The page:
Backpage.com Unable to Process Visa or Mastercard Payments: #ChargeIsDeclined
#chargeisdeclined is a hash tag that has become a trend on Twitter within the sex work community.. Why? you may ask. Because the website backpage.com which is a website that many sex workers across the world use to advertise their services is now unable to process credit card payments to pay for their advertising. The reason behind this is that MasterCard and Visa have made it that cards with their logo on them cant be used to pay for adult service ads on backpage.com..
It comes because of pressure from US law enforcement, who claim Backpage.com is a tool used by sex traffickers.
Visa said in a statement that it had “taken action to stop processing payments for backpage.com,” and that the company’s rules “prohibit our network from being used for illegal activity. Visa has a long history of working with law enforcement to safeguard the integrity of the payment system.” (reference Buzzfeed Article – Rob Scott)
As a sex worker in Australia, I believe that the recent policy change from Mastercard and Visa to no longer process payments for Backpage.com is going to have a huge impact on the industry. While I can’t speak for those in the US who use the site, here in Australia, Backpage.com is a primary advertising tool for many sex workers. This policy will negatively affect those starting out in the industry, those in cities where Backpage is an effective platform, and those who don’t wish to spend a lot of money on escort-specific directories.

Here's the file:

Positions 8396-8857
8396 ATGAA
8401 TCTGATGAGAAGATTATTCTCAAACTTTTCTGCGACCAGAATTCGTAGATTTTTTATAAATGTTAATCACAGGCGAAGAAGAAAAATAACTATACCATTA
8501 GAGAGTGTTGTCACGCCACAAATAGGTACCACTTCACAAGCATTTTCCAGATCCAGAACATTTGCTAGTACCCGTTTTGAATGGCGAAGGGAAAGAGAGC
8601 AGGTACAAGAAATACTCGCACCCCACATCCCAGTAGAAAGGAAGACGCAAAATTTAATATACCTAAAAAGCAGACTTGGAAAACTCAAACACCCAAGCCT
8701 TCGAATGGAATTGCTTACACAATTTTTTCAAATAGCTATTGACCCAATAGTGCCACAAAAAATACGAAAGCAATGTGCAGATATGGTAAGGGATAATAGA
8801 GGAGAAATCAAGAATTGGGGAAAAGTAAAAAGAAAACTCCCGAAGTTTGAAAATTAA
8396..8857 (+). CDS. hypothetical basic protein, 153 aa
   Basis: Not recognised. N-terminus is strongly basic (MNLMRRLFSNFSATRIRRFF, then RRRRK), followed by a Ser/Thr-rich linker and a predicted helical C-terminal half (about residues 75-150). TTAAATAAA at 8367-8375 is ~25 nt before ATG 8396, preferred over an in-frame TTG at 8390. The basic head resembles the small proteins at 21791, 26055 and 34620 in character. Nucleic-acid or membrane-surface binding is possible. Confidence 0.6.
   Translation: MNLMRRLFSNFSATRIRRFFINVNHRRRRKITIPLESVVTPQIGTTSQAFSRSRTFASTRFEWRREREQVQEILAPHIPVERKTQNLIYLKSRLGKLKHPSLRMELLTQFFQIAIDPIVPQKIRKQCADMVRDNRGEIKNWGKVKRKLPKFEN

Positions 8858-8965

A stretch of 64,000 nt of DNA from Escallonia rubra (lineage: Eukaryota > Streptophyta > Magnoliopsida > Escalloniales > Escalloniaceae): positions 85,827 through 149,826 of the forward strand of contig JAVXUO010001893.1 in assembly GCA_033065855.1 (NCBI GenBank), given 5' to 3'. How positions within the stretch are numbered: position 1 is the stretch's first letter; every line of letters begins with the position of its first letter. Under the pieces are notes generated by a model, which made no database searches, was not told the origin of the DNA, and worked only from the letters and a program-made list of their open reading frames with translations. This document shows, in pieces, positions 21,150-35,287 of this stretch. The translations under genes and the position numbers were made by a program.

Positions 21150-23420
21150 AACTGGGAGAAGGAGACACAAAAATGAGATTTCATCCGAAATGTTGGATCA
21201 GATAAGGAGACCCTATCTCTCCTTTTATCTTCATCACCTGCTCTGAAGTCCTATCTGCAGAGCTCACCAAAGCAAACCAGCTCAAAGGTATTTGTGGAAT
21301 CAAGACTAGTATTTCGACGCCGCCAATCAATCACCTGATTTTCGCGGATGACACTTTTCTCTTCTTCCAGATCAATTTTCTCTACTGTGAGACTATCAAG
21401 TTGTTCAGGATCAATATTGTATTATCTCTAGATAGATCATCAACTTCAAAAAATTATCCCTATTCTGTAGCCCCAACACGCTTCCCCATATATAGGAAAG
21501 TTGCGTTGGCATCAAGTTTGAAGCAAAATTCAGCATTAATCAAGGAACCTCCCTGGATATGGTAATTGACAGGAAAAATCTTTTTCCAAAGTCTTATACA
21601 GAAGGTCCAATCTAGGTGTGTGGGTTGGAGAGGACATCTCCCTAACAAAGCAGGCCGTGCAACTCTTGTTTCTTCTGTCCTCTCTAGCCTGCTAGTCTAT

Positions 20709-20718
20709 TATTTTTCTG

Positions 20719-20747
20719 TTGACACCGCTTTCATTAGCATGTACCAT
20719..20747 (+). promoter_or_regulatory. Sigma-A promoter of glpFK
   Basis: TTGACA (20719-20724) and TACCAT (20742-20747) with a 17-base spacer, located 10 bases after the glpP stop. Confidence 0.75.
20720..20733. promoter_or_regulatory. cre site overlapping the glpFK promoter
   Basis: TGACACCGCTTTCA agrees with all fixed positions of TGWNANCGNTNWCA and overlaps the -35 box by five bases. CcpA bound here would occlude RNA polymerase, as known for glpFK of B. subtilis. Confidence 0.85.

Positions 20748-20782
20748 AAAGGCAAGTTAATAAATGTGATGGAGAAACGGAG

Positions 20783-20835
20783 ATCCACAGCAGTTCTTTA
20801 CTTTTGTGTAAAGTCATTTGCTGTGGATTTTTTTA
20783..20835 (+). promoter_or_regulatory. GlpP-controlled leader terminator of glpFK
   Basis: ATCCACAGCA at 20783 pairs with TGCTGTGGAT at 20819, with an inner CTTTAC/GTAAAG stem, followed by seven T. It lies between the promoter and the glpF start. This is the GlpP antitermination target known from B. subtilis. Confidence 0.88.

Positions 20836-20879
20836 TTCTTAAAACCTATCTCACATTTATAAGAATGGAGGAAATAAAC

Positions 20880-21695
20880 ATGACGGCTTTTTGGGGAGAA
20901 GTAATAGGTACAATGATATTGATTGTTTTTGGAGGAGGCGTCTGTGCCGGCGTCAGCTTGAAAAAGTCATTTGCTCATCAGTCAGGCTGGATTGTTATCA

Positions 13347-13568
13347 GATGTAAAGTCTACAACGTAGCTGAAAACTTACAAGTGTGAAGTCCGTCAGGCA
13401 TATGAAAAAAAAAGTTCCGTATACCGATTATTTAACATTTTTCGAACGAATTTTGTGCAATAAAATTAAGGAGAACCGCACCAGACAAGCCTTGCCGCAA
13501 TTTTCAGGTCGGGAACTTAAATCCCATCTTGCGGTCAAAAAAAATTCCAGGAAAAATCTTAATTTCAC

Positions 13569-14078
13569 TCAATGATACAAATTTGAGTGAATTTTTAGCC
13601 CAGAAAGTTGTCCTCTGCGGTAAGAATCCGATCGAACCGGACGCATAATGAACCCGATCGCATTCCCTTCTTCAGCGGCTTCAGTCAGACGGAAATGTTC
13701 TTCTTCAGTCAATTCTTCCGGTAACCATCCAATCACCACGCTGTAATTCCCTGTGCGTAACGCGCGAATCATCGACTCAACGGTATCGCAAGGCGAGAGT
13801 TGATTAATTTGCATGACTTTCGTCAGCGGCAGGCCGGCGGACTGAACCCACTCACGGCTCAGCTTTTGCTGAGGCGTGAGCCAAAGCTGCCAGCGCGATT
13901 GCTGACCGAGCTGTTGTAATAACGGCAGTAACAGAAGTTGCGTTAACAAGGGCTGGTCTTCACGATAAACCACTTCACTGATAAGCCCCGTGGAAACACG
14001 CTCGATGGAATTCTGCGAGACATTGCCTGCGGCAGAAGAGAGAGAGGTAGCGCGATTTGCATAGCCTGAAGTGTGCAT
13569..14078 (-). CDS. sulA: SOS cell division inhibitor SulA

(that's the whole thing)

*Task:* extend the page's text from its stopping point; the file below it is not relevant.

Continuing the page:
It’s important to note that sex work is either legalised or decriminalised in Australia, so the statement made by Visa about not processing payments for illegal activity could be seen as discrimination. Currently, the only payment option available is Bitcoin, which may not be effective for many sex workers.
This policy puts already marginalized and discriminated-against sex workers in an even more vulnerable position and could bring many closer to the poverty line. It will impact those working within the legal framework in Australia and potentially lead to a loss of work. There are more effective ways to combat sex trafficking and child trafficking, and limiting sex workers’ ability to pay for advertising isn’t one of them.
While this is from an Australian sex worker’s point of view, it’s worth noting that this policy could have a significant impact on those in the US who deal with varying levels of illegality. Pushing sex work further underground could make it harder to track and bring down traffickers rather than stopping them in their tracks.
I urge Mastercard and Visa to understand the laws around sex work in Australia and consider the potential for a discrimination lawsuit if they continue with this policy.